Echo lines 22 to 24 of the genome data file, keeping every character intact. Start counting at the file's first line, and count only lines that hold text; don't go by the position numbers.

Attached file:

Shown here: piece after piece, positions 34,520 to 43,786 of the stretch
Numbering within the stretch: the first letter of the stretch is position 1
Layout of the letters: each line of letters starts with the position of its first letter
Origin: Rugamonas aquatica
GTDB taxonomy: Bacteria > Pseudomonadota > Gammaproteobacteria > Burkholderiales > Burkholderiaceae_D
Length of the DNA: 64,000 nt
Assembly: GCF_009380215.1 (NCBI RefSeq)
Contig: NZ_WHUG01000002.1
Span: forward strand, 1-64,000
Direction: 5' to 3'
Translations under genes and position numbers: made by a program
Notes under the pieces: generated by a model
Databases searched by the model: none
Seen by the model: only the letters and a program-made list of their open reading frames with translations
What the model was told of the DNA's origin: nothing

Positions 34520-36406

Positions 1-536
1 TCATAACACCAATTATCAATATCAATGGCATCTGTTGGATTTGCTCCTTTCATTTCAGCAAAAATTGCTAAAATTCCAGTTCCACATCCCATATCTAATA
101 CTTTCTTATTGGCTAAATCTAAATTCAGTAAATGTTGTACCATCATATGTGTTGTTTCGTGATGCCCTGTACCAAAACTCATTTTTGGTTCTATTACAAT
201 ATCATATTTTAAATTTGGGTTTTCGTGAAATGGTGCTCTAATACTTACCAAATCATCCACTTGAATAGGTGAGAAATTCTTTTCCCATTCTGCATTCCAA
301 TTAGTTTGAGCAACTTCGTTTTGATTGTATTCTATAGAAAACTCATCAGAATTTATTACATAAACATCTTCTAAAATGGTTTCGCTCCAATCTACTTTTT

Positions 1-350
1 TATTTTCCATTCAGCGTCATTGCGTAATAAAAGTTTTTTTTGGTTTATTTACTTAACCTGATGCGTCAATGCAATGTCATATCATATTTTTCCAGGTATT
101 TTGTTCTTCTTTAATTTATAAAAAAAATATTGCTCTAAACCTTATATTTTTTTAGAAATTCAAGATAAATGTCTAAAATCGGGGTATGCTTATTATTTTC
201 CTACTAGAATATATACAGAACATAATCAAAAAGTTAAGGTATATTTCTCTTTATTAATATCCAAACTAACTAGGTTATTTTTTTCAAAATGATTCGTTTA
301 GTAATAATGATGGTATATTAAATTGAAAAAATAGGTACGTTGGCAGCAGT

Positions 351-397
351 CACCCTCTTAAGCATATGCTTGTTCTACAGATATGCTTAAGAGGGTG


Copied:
Positions 1-350
1 TATTTTCCATTCAGCGTCATTGCGTAATAAAAGTTTTTTTTGGTTTATTTACTTAACCTGATGCGTCAATGCAATGTCATATCATATTTTTCCAGGTATT
101 TTGTTCTTCTTTAATTTATAAAAAAAATATTGCTCTAAACCTTATATTTTTTTAGAAATTCAAGATAAATGTCTAAAATCGGGGTATGCTTATTATTTTC